Nikole (Koley) Freeman

NSERC CGS PhD Candidate (Sept 2015 – Present)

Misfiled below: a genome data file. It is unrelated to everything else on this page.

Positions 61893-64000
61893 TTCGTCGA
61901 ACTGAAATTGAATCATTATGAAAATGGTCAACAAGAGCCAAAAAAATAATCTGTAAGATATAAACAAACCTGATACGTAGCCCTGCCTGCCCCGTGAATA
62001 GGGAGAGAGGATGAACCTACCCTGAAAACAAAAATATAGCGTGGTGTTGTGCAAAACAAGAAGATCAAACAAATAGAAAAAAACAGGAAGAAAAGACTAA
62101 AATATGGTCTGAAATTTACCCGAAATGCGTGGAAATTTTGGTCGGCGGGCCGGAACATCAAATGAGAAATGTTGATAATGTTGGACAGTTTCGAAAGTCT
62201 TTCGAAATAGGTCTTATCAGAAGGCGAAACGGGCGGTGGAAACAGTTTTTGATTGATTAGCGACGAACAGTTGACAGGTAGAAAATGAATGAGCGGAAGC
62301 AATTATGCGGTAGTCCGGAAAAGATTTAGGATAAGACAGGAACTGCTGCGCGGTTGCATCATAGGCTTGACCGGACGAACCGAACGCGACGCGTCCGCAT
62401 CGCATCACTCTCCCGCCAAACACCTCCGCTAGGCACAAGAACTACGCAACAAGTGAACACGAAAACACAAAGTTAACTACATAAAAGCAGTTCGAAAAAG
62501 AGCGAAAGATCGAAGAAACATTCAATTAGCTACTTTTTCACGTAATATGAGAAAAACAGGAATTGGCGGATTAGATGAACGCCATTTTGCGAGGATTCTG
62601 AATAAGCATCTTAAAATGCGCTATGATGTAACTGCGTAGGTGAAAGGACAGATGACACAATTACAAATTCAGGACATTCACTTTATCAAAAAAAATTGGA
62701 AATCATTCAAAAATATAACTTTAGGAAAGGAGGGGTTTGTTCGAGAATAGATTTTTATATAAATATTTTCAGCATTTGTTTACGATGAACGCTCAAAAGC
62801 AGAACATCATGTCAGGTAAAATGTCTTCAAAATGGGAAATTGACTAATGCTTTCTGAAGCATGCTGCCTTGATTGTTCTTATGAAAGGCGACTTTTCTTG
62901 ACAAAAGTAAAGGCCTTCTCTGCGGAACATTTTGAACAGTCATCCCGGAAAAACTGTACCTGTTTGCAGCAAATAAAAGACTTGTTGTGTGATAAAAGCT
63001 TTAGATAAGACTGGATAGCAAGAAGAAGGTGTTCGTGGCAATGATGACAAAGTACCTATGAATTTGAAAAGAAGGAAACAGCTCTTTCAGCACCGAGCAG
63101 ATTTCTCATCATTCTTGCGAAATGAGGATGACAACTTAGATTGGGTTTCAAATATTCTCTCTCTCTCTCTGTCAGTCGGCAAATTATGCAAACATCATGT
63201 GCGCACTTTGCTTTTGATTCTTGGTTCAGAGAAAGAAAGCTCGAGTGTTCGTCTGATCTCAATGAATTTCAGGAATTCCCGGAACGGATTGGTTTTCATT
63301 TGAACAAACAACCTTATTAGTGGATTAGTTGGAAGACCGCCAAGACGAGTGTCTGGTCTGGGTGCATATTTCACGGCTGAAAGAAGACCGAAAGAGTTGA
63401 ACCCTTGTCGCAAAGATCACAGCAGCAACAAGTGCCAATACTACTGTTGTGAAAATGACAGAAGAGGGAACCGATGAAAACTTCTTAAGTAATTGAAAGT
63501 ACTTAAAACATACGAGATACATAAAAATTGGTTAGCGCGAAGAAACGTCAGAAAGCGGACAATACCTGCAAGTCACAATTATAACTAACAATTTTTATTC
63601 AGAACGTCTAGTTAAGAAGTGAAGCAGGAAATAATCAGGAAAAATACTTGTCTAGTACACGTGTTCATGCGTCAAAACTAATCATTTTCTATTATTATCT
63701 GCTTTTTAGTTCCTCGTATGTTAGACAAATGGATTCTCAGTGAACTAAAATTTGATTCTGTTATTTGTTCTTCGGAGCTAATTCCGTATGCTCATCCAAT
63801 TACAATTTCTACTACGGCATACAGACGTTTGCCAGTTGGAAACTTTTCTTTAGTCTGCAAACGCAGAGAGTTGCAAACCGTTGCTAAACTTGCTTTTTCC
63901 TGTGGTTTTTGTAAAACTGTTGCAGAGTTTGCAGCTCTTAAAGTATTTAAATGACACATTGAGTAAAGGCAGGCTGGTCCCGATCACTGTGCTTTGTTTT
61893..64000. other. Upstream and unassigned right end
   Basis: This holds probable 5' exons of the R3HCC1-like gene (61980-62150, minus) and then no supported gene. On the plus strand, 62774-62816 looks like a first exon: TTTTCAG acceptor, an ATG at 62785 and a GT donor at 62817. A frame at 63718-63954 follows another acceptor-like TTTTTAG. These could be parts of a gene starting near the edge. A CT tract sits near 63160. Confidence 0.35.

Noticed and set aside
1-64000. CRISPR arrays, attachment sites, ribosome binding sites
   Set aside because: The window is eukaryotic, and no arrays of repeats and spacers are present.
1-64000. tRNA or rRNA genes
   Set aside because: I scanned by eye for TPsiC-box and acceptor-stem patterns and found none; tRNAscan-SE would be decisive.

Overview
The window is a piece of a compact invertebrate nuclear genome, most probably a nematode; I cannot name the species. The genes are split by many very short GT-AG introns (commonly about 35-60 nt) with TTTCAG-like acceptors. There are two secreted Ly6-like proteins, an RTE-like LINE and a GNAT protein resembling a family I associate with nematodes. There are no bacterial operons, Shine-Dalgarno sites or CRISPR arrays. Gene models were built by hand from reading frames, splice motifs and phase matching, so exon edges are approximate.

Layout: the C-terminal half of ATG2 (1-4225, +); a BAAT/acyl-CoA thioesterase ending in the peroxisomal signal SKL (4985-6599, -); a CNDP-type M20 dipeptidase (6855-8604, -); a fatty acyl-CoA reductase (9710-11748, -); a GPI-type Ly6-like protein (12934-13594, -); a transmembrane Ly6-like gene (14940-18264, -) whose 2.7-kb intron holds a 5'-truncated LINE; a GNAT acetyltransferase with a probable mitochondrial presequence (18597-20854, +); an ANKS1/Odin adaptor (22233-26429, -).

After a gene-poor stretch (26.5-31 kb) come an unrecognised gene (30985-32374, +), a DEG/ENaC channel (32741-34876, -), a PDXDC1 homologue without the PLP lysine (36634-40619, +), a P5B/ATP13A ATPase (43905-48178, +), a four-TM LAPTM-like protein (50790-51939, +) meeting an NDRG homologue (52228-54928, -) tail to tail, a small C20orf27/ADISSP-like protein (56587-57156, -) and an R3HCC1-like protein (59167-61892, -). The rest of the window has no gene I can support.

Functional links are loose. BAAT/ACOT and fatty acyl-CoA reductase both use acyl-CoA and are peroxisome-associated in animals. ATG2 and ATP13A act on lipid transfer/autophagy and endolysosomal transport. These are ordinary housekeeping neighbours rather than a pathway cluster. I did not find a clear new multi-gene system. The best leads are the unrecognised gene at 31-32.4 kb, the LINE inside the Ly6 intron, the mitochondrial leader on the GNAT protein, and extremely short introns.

The early-life environment is intimately linked with an individual’s growth, development and ultimately, fitness. For my PhD, I am examining linkages between the early-life environment, physiology and fitness of nestlings in a wild population of Canada jays (Perisoreus canadensis). Canada jays breed in late winter when the weather is harsh and there is little to no fresh food available. Thus, Canada jays rely on cached food to survive the winter and fuel their reproduction. Using Canada jays as a model system, I am combining field and laboratory techniques to determine eco-physiological factors, such as food quantity and quality, impacting the recruitment of young into the population, their physiology and subsequent life history. When not in the field, you can find me at the local crag climbing some rocks, teaching my dog tricks and exploring national parks around the world.

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